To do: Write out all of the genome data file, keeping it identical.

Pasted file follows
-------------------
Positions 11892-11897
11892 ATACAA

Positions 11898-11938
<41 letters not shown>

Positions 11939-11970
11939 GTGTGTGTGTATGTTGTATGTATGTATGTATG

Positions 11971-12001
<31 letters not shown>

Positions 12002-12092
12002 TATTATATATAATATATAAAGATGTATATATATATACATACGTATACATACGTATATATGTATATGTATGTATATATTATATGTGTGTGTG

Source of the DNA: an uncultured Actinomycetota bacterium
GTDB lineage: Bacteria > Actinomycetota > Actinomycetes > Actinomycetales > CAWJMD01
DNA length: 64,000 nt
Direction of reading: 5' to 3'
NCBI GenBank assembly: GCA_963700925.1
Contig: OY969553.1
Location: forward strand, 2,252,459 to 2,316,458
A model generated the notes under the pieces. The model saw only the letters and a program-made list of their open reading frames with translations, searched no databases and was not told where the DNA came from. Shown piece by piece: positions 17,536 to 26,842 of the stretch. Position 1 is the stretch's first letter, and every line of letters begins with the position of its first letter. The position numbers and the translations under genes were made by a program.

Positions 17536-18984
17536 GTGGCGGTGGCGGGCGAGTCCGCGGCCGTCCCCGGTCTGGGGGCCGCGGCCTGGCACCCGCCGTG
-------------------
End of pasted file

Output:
Positions 11892-11897
11892 ATACAA

Positions 11898-11938
<41 letters not shown>

Positions 11939-11970
11939 GTGTGTGTGTATGTTGTATGTATGTATGTATG

Positions 11971-12001
<31 letters not shown>

Positions 12002-12092
12002 TATTATATATAATATATAAAGATGTATATATATATACATACGTATACATACGTATATATGTATATGTATGTATATATTATATGTGTGTGTG

Source of the DNA: an uncultured Actinomycetota bacterium
GTDB lineage: Bacteria > Actinomycetota > Actinomycetes > Actinomycetales > CAWJMD01
DNA length: 64,000 nt
Direction of reading: 5' to 3'
NCBI GenBank assembly: GCA_963700925.1
Contig: OY969553.1
Location: forward strand, 2,252,459 to 2,316,458
A model generated the notes under the pieces. The model saw only the letters and a program-made list of their open reading frames with translations, searched no databases and was not told where the DNA came from. Shown piece by piece: positions 17,536 to 26,842 of the stretch. Position 1 is the stretch's first letter, and every line of letters begins with the position of its first letter. The position numbers and the translations under genes were made by a program.

Positions 17536-18984
17536 GTGGCGGTGGCGGGCGAGTCCGCGGCCGTCCCCGGTCTGGGGGCCGCGGCCTGGCACCCGCCGTG